The Rebirths of Tao is the third book in the series and perhaps the last book should this close off as a trilogy. At the very least at least Chu has announced another book series set in the same universe but following a different Quasing this time around.
But back to Tao, this book certainly escalates the entire conflict after the events of The Deaths of Tao. The Prophus was already on the losing side of their secret war with the Genjix, but now things aren't secret at all. With all of humanity now fully aware that there are aliens among them and these aliens have been pretty much manipulating humanity for thousands of years, things aren't going to get easier for either side.
Synopsis: The Rebirths of Tao is the third book in Wesley Chu's Lives of Tao series of books. I received a free review copy of the title through NetGalley as part of the Angry Robot Army.
Ever since Jill Tan revealed to the world that the Quasing exist as part of a desperate gambit, the world is now divided between the pro-Prophus and pro-Quasing factions along with those who wish to have nothing to do with them. An international task force has been created to hunt down Quasing of either side and arrest them in order to contain them. To this end, all airports and major metropolitan areas have been equipped with Penetra scanners designed to detect the presence of Quasing inside other people. The Genjix retain control of key countries like China and Russia while the Prophus are a pale shadow of their former selves.
The Tan family are now based on a farm and help with a sort of underground railroad designed to smuggle Prophus operatives out of more sensitive areas into countries that are a bit more indifferent to the Quasing on earth. Jill together with Baji is now the regional coordinator reporting to the Keeper herself while Roen is a bit of a loose cannon agent supporting Jill's efforts but doing his best not to kill any Genjix or government operatives that he encounters. And their son Cameron together with who has become a sort of Quasing godparent Tao have been spending most of his young life training to defend himself against the Genjix or anyone else who can threaten their family. But being such a young host has opened up interesting doors for Cameron and Tao and they may be on the verge of a major discovery.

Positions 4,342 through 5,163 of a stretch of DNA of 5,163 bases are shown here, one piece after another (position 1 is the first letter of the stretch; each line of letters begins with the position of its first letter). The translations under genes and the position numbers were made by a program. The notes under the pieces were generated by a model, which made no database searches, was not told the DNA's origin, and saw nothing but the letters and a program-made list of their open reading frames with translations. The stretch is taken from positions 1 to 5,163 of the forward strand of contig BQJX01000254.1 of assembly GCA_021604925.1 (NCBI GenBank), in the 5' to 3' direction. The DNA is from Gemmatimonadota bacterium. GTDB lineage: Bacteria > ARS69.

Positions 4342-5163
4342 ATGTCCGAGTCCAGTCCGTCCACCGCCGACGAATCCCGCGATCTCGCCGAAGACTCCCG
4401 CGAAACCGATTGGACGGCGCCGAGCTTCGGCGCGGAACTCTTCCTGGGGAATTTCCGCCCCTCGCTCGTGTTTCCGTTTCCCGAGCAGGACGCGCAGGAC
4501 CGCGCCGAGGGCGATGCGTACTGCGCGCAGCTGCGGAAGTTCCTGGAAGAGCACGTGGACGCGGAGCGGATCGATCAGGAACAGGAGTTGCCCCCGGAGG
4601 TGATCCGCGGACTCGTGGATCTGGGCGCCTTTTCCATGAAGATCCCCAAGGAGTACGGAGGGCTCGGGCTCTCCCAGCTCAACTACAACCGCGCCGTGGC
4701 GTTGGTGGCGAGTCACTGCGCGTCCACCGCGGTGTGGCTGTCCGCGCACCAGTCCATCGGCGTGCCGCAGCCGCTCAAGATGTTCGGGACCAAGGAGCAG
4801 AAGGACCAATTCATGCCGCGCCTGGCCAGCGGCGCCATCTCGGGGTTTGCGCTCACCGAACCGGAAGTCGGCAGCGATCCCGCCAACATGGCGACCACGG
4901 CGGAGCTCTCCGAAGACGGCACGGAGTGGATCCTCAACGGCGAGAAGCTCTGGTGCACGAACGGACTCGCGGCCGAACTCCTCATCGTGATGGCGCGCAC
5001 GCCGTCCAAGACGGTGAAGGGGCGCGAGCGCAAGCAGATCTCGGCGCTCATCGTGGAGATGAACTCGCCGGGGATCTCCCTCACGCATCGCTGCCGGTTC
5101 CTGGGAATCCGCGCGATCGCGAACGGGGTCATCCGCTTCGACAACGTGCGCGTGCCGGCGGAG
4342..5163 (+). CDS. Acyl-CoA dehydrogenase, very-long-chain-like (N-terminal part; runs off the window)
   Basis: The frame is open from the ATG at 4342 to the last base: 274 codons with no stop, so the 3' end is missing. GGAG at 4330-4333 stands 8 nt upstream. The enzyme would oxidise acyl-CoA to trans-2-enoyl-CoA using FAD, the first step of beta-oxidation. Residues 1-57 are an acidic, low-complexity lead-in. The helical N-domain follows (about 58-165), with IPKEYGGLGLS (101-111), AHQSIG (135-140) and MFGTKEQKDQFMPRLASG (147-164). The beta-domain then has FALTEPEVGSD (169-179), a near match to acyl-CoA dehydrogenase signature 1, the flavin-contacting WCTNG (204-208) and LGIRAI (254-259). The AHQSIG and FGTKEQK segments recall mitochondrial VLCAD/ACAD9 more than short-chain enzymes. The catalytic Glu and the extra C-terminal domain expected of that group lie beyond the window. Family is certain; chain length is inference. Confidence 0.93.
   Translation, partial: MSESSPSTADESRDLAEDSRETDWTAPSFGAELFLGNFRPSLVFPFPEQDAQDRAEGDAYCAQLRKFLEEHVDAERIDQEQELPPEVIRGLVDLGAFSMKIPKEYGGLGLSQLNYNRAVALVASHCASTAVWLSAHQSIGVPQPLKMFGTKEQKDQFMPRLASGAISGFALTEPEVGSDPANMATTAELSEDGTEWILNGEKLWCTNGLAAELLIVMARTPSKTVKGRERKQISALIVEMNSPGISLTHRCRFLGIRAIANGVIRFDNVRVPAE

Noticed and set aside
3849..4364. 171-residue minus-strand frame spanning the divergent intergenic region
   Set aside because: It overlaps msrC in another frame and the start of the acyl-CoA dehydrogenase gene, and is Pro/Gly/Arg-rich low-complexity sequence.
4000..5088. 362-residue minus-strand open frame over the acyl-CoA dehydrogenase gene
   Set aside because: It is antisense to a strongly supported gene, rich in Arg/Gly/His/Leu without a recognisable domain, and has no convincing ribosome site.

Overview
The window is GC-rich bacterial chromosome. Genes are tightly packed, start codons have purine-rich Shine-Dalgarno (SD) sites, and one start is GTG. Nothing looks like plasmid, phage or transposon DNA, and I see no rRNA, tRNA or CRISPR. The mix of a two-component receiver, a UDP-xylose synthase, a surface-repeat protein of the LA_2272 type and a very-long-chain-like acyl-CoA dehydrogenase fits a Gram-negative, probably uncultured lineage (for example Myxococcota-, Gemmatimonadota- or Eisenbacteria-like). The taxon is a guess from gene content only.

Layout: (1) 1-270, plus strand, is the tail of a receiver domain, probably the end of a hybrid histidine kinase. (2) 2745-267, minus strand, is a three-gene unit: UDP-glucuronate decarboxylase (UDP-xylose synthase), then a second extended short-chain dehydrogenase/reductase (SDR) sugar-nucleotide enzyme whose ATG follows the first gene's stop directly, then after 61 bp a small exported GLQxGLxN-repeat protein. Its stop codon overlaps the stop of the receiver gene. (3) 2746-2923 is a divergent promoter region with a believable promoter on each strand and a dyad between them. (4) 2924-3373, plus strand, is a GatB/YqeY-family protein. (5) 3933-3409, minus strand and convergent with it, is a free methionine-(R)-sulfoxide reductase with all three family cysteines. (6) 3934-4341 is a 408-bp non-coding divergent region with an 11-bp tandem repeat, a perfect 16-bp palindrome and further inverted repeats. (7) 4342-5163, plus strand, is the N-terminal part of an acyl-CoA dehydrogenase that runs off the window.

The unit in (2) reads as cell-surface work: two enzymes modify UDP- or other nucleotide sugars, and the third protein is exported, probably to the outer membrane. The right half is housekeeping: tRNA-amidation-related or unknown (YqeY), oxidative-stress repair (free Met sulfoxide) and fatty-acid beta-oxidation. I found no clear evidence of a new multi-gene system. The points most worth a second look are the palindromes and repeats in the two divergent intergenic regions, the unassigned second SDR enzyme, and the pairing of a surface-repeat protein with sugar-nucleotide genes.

The shift in focus for this book is pretty significant not just because of the change in the global landscape, but also in terms of the Tan family. The book follows the lives of Jill, Roen, and Cameron individually but also the what's going on among the Genjix factions. But let's focus on the Tan family first.
All of them are very different from the last time we checked in on them. Jill and Baji have become become a central figure in the Prophus organization and you can see how they've really stepped up their efforts to help the Prophus. Roen is dealing with life without Tan with him being the only human to ever survive a Quasing leaving him, although he has moments of imagining how Tao might react to one situation or another and I often found myself wondering if some part of Tao was still in Roen to some extent.
But Cameron is another creature entirely - he's closer to an ideal Prophus agent given how young he was when he first became a host. Tao has been directing him and teaching him all that he knows for so long now that Cameron and Tao are more of a team than we ever saw with Roen. You can sense Roen missing Tao but it's really a new period for all of them and its' Cameron who carries Tao for now. But he's still a teenager and all the usual drama and angst that we associate with the age still comes into play.
And things aren't exactly great on the Genjix front and I appreciate how not everyone has decided to side with Enzo and his maniacal plans of advancing the Quasiform project sooner rather than later. And the fact that not all the Genjix are prepared to essentially kill of humanity right away has formed a little schism within the group made for an interesting twist in things. Sure, if also gives the Prophus a bit more of a chance to figure out what to do, but it also demonstrates just how crazy that particular Adonis vessel may actually be.
Chu's flair for humor really works this time around and it all just demonstrates how he has grown as a writer and just how well he knows his characters. Each is fully formed and nicely complex and that's all that you can ask from a book, really. Sure the big events and the whole Prophus-Genjix conflict is important. But at the same time even the best movies with epic story settings really boil down to its characters, and that's why these books really work.
The Rebirths of Tao is a great book and a nice way to cap off the stories of the Tan family and the Prophus Quasing known as Tao. And while I'll miss them, I'm excited to explore other aspects of this universe and maybe get a closer look at how the Genjix see the world. This book gets an awesome 5 Cameron and Tao fighting moves out of a possible 5.